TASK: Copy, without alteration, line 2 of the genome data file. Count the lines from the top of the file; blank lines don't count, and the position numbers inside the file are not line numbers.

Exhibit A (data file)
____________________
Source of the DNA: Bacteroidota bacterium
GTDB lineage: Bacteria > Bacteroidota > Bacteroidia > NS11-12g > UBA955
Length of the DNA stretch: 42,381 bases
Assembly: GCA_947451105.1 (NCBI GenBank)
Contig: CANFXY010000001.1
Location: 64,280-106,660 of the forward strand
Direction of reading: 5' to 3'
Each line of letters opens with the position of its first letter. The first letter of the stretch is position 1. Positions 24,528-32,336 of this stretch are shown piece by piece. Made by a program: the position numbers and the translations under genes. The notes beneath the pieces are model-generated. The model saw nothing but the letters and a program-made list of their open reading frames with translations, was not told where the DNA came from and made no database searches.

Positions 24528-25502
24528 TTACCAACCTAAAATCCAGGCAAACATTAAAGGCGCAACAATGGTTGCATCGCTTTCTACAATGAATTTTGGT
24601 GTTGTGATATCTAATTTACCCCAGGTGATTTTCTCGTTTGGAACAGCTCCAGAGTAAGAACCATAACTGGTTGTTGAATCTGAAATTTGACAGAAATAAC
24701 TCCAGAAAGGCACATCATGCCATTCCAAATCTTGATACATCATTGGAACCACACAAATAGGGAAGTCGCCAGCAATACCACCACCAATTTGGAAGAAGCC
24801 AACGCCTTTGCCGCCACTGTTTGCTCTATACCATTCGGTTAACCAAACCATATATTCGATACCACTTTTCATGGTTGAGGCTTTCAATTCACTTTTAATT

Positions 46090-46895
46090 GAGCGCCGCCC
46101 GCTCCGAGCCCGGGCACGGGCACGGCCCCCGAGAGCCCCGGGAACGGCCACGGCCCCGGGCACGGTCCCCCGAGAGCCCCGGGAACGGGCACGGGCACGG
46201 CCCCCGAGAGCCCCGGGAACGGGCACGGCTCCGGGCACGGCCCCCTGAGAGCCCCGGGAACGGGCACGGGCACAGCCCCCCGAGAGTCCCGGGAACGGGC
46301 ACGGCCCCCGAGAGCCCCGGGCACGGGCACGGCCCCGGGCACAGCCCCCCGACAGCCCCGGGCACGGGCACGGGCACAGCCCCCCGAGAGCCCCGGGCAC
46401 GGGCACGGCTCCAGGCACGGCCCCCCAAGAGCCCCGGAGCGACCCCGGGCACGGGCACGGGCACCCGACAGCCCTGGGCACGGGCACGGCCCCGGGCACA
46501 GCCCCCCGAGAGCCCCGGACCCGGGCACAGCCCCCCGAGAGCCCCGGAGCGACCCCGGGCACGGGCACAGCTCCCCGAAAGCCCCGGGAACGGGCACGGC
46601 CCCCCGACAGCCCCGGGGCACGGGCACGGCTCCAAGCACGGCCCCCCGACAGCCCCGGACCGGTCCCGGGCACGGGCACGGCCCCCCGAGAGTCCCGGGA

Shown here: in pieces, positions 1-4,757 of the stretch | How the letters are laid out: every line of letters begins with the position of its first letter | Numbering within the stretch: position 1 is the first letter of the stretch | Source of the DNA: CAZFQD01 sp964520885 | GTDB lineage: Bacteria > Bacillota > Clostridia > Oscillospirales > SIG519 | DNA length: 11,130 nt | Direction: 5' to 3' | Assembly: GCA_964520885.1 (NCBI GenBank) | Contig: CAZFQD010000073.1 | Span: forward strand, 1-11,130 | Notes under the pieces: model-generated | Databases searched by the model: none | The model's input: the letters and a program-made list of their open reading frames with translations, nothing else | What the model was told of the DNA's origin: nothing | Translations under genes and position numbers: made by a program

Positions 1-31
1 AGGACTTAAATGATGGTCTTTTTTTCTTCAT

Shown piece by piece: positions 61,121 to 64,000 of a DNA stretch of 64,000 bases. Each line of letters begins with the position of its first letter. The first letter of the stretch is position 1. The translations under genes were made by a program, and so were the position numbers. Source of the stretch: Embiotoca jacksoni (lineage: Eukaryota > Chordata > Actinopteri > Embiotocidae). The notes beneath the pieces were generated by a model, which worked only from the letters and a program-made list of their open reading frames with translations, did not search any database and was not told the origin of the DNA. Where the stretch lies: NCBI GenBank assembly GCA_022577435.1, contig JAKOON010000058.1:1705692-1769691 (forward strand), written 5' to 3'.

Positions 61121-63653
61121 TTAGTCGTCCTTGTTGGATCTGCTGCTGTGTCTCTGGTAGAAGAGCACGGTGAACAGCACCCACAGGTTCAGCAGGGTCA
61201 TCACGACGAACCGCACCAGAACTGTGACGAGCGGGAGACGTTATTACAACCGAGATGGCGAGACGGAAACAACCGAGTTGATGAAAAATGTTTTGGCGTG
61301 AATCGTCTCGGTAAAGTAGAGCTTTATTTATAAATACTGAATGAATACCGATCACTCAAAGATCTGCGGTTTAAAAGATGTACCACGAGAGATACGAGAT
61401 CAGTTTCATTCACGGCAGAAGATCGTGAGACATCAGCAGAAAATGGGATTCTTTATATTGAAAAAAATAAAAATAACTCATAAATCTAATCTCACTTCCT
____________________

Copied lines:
GTDB lineage: Bacteria > Bacteroidota > Bacteroidia > NS11-12g > UBA955